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Calculating Derivative – Deriving an implicit function – Exercise 2122

Exercise

Given the equation:

\frac{y}{x^3}+\frac{x}{y^3}=x^2y^4

For

y=f(x)

Find the derivative of the following function:

y'=f'(x)

Final Answer


f'(x)=\frac{5x^4y^7-4x^3}{4y^3-7y^6x^5}

Solution

We need to calculate a derivative of an implicit function. To do that, we use the chain rule in Derivative Rules on both sides of the equation and when we encounter y, we derive it, i.e. multiply by y’. First, we get rid of the denominator:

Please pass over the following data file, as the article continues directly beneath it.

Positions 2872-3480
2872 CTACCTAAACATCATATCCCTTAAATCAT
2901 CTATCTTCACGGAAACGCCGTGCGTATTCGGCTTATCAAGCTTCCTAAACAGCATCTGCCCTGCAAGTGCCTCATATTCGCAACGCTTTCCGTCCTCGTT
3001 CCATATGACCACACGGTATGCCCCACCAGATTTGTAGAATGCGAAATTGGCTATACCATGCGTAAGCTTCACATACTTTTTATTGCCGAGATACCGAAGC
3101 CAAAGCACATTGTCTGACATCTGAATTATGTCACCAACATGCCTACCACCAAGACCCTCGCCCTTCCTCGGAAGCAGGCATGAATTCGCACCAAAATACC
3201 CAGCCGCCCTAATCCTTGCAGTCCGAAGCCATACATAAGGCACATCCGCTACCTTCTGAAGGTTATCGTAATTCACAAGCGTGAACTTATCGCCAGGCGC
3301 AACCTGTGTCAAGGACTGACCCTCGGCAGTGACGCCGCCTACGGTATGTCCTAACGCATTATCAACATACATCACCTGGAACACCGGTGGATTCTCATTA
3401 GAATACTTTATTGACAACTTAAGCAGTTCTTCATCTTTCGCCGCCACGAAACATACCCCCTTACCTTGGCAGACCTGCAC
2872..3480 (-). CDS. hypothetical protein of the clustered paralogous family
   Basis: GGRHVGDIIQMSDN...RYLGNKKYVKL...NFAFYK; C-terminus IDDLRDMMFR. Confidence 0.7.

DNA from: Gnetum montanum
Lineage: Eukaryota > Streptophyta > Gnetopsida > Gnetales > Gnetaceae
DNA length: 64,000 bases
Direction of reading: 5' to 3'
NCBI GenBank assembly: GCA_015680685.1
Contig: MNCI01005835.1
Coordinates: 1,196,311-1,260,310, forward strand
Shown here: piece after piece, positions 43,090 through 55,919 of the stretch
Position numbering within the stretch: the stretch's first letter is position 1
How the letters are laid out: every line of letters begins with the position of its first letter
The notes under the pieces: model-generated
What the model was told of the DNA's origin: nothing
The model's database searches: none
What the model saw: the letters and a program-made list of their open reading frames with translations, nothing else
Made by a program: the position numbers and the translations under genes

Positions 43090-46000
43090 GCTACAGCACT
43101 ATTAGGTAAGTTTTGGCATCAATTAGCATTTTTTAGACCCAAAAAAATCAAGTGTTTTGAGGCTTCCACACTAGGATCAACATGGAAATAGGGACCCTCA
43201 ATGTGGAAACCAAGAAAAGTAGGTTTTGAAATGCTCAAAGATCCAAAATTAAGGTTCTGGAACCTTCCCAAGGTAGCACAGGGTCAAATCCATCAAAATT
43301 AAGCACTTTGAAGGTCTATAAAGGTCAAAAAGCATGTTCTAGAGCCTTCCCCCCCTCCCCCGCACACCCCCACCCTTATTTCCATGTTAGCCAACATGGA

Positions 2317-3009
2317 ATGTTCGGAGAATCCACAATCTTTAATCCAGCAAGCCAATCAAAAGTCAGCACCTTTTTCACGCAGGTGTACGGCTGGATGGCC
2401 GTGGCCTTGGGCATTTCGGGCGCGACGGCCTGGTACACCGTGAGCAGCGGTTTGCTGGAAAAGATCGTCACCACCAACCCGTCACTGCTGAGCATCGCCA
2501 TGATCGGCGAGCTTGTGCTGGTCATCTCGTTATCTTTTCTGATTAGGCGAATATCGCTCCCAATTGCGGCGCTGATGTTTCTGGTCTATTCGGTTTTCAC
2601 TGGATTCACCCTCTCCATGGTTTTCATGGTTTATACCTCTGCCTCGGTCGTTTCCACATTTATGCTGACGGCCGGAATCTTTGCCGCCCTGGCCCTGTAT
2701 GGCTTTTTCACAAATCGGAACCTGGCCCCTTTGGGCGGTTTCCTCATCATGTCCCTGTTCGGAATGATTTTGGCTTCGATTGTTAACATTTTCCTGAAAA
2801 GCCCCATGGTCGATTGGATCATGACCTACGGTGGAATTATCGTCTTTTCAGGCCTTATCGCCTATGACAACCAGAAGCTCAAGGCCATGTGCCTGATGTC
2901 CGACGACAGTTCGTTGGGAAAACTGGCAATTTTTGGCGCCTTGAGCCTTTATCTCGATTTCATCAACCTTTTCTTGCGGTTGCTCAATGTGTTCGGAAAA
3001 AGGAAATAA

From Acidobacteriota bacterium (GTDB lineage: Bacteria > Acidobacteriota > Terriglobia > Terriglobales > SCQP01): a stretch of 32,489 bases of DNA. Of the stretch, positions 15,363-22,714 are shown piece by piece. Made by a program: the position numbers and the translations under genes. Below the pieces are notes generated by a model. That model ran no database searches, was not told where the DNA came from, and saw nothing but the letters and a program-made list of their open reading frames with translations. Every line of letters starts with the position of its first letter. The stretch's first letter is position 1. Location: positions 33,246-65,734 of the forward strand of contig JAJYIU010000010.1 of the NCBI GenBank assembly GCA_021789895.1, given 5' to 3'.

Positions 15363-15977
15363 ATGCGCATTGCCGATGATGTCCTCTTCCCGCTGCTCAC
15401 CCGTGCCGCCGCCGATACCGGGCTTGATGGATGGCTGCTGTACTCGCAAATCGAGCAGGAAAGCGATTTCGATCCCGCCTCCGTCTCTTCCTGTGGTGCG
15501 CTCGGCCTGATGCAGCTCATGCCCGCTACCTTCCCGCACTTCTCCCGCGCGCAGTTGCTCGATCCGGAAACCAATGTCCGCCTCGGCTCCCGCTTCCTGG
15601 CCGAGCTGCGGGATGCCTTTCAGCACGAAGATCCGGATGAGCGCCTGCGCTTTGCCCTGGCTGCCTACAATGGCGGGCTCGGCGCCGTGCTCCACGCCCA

\frac{y}{x^3}+\frac{x}{y^3}=x^2y^4 / \cdot x^3y^3

y^4+x^4=x^5y^7

Then we derive both sides by x:

4y^3y'+4x^3=x^5\cdot 7y^6y'+5x^4y^7

Notice that on the right side we used the multiplication rule in Derivative Rules.

Now, we want to isolate y’. Therefore, we move expressions with y’ to one side:

4y^3y'-7y^6x^5y'=5x^4y^7-4x^3

y'(4y^3-7y^6x^5)=5x^4y^7-4x^3

y'=\frac{5x^4y^7-4x^3}{4y^3-7y^6x^5}

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